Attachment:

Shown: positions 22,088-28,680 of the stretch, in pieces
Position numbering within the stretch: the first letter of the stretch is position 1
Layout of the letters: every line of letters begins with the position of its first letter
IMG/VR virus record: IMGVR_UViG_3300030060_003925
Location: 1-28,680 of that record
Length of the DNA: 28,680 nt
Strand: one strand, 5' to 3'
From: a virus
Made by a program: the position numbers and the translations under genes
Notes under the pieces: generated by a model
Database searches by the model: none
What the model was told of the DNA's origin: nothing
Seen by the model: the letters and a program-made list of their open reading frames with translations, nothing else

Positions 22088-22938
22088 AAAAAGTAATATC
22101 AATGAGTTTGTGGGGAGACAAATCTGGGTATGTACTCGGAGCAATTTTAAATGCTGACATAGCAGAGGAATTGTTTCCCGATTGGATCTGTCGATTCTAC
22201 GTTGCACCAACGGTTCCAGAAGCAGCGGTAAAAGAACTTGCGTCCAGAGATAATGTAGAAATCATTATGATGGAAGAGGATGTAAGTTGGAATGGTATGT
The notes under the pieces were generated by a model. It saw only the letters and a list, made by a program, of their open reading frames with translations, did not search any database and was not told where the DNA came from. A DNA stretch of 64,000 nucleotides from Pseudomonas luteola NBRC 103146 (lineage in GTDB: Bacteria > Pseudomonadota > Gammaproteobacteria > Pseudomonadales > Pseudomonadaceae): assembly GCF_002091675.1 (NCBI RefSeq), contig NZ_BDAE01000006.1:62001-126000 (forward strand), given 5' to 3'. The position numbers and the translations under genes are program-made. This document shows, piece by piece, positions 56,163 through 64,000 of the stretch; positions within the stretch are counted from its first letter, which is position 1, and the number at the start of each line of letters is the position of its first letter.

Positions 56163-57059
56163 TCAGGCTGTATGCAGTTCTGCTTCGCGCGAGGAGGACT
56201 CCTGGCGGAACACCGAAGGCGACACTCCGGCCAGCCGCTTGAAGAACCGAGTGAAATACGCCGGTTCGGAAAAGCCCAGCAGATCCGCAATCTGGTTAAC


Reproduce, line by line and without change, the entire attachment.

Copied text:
Shown: positions 22,088-28,680 of the stretch, in pieces
Position numbering within the stretch: the first letter of the stretch is position 1
Layout of the letters: every line of letters begins with the position of its first letter
IMG/VR virus record: IMGVR_UViG_3300030060_003925
Location: 1-28,680 of that record
Length of the DNA: 28,680 nt
Strand: one strand, 5' to 3'
From: a virus
Made by a program: the position numbers and the translations under genes
Notes under the pieces: generated by a model
Database searches by the model: none
What the model was told of the DNA's origin: nothing
Seen by the model: the letters and a program-made list of their open reading frames with translations, nothing else

Positions 22088-22938
22088 AAAAAGTAATATC
22101 AATGAGTTTGTGGGGAGACAAATCTGGGTATGTACTCGGAGCAATTTTAAATGCTGACATAGCAGAGGAATTGTTTCCCGATTGGATCTGTCGATTCTAC
22201 GTTGCACCAACGGTTCCAGAAGCAGCGGTAAAAGAACTTGCGTCCAGAGATAATGTAGAAATCATTATGATGGAAGAGGATGTAAGTTGGAATGGTATGT
The notes under the pieces were generated by a model. It saw only the letters and a list, made by a program, of their open reading frames with translations, did not search any database and was not told where the DNA came from. A DNA stretch of 64,000 nucleotides from Pseudomonas luteola NBRC 103146 (lineage in GTDB: Bacteria > Pseudomonadota > Gammaproteobacteria > Pseudomonadales > Pseudomonadaceae): assembly GCF_002091675.1 (NCBI RefSeq), contig NZ_BDAE01000006.1:62001-126000 (forward strand), given 5' to 3'. The position numbers and the translations under genes are program-made. This document shows, piece by piece, positions 56,163 through 64,000 of the stretch; positions within the stretch are counted from its first letter, which is position 1, and the number at the start of each line of letters is the position of its first letter.

Positions 56163-57059
56163 TCAGGCTGTATGCAGTTCTGCTTCGCGCGAGGAGGACT
56201 CCTGGCGGAACACCGAAGGCGACACTCCGGCCAGCCGCTTGAAGAACCGAGTGAAATACGCCGGTTCGGAAAAGCCCAGCAGATCCGCAATCTGGTTAAC